Different demographic groups respond to different types of messages. If your product appeals to a specific cultural or ethnic group, it is important to work with people who are familiar with the assumptions, language and preferences of that group. Avoid social and cultural stereotypes, and pay close attention to body language and idiomatic language quirks in order to prevent unwitting insults, missteps or mistranslations. Being sensitive and knowledgeable about your target demographic enables you to craft an effective and appealing marketing message.
Using Appropriate Media
Developing a marketing plan that appeals to your core demographic enables you to spend your marketing budget most effectively, purchasing advertising through the types of media that your target market uses. Teens and young adults get most of their information online, so Internet advertising is a smart way to reach them. If you offer a product that appeals to an intellectual audience, you are more likely to reach them by sponsoring public radio than by advertising on a pop music station.
Although using demographics to focus your marketing efforts offers the advantage of understanding and appealing to your target customers, demographic marketing has limitations. If you sell a product with a potentially broad appeal but limit your marketing message to attract a single demographic, you may alienate other potential customers. A car company that uses rap music to sell cars to young adults may risk losing the business of older customers who stereotype rap music as violent and angry.
o Studying consumer behavior helps marketers understand consumer perceptions about a particular product or range of products. Uncovering and correcting erroneous perceptions about a particular product may give marketers an additional competitive advantage over competitors.
o Consumer attitudes very often determine consumer beliefs about certain products. Discovering consumer attitudes allows marketers to fine tune their campaigns to resonate with a particular consumer niche and deepen marketing reach.
o Changing population demographics around the world affect the way marketing campaigns are designed. Understanding cultural nuances and subtleties may allow marketers to help further define their particular target market.
o Consumer lifestyles also determine what products appeal to certain consumer markets. Understanding consumer lifestyles is also a key component of consumer behavior that lets marketers make the appropriate appeals in promoting lifestyle products and further consumption of lifestyle products.
o Like consumer attitudes, experience also colors consumer responses to certain products. By studying consumer behavior, marketing professionals can tap into consumer experiences with similar products to promote consumption and gain competitive advantage over competitors.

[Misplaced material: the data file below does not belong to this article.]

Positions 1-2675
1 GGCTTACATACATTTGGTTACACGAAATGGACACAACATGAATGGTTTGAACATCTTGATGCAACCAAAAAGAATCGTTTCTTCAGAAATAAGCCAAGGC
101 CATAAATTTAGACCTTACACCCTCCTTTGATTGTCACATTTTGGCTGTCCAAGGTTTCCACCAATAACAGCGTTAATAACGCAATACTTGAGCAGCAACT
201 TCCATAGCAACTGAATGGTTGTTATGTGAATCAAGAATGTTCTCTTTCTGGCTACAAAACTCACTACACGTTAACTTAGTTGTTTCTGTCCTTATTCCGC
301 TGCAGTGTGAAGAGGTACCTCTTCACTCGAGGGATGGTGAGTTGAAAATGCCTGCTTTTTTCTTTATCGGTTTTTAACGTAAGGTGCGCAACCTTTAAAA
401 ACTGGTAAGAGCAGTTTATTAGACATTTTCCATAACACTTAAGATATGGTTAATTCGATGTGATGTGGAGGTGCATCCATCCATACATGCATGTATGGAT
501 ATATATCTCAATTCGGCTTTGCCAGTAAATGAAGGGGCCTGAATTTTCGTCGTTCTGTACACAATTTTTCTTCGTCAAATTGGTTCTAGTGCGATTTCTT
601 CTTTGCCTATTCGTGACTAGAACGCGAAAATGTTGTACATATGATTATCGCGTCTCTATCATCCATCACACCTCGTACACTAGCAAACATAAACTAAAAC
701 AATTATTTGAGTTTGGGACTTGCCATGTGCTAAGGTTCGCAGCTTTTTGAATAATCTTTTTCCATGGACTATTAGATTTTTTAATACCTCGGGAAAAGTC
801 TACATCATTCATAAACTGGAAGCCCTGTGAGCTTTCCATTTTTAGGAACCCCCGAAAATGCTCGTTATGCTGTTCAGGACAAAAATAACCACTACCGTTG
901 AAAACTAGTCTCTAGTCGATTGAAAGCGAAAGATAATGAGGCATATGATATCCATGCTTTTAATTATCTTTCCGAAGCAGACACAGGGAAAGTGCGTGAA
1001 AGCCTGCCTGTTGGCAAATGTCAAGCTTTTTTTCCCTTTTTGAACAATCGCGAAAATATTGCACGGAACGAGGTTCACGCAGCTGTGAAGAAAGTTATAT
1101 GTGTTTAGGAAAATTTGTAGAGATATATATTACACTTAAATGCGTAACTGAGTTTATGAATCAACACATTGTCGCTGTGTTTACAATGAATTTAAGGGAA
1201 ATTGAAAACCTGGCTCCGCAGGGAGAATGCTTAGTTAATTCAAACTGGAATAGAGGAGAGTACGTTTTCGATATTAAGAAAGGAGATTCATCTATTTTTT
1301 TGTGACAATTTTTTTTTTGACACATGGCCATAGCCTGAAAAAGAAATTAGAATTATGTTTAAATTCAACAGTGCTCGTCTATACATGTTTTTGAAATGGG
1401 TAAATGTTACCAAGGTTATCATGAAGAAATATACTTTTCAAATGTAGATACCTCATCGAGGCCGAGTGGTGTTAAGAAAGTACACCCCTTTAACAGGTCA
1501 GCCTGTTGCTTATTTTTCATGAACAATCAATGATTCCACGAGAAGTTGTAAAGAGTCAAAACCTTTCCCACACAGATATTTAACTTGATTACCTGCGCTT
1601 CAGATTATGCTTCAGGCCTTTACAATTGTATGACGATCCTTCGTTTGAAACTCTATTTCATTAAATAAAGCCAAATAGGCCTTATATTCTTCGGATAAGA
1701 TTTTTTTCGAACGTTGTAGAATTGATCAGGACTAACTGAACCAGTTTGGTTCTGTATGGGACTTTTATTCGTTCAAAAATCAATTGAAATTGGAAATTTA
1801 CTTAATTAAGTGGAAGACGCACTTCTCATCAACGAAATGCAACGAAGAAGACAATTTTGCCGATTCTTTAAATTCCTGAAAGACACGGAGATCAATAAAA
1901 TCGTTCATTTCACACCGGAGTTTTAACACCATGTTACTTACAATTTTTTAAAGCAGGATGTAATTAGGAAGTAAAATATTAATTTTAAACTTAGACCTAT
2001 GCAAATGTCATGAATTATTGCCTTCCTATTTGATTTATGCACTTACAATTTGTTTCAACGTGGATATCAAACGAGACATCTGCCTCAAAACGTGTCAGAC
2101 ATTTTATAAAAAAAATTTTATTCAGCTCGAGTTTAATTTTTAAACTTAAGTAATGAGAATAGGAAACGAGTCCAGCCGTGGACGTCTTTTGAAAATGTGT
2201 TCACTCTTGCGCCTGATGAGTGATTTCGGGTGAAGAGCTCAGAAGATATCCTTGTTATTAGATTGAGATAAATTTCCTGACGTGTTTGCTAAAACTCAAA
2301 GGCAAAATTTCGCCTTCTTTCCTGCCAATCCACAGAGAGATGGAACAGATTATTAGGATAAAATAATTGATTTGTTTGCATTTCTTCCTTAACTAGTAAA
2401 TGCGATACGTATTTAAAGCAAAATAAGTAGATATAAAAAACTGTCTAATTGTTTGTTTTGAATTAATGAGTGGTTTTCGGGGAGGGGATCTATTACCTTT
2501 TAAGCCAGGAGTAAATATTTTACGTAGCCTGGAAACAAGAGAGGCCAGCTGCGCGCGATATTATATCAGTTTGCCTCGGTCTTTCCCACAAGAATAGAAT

2) Explain various levels of consumer decision making
Consumer Decision Making
Decision making is the process of choosing between two or more alternatives;
Consumer decision making may be defined as a process of gathering and processing
information, evaluating it and selecting the best possible option so as to solve a problem or
make a buying choice.
- Consumer Decision Making pertains to making decisions regarding product and service
Various levels of Consumer Decision Making
- The consumer is not informed of the product or service offering.
- The consumer is not aware about the various decision criteria used to evaluate the product
or service offering, and he is also not aware of the various brands that are available and
from which to evaluate.
- The purchase process involves significant effort on part of the consumer.
Jewellery, electronic goods, Real estate and property etc.
- The consumer is familiar of the product or service offering; but he is unaware of the various
- The consumer is aware of some brands and also of the various criteria used to evaluate
the product or service offering; he is unaware of the new brands that have been introduced.
- He has not evaluated the brands amongst the awareness set and has not established
preferences amongst the group of brands.
- The purchase process is more of a recurring purchase and it involves only a moderate
effort on part of the consumer.
A laptop replacing a desktop
- The consumer is well informed and experienced with the product or service offering.
- The consumer is aware of both the decision criteria as well as the various brands
- The purchase process involves no effort on part of the consumer.
- It is simple and the process is completed quickly; purchases made out of habit.
These are routine purchases.
Staples, Cold drinks, Stationery etc.
EPS-------- LPS------------- RPS
Consumer Involvement High-------- Medium-------- Low
Complexity of decision making High-- Medium --------Low
Time taken to make decisions High ---Low to High-- Low
Information gathering Yes ----Yes -------------No
Information sources Many -----Few--- Few or none
a) Decision criteria No--------yes ----------NO
b) Alternative brands available No--------somewhat ----Yes
Evaluative criteria Complex--- Moderate---- Simple (if at all)
Brands considered Many ------Few ----------One (Repeat
Cognitive dissonance High------ Rare--------- None
3) What is meant by perceived risk? What is the relevance of this concept?
Consumer's level of uncertainty regarding the outcome of a purchase decision, specially in case of high priced item such as a car, or a complex item like a computer. Consumers attempt to reduce their anxiety by collecting more information and by seeking the recommendations of a peer group or an entity (person or consumer advocacy group) considered an expert on the subject matter. Manufacturers and marketers try to reduce this risk with reassuring guaranties, by obtaining the backing or recognized groups or opinion leaders, or by hiring a well known and respected spokesperson.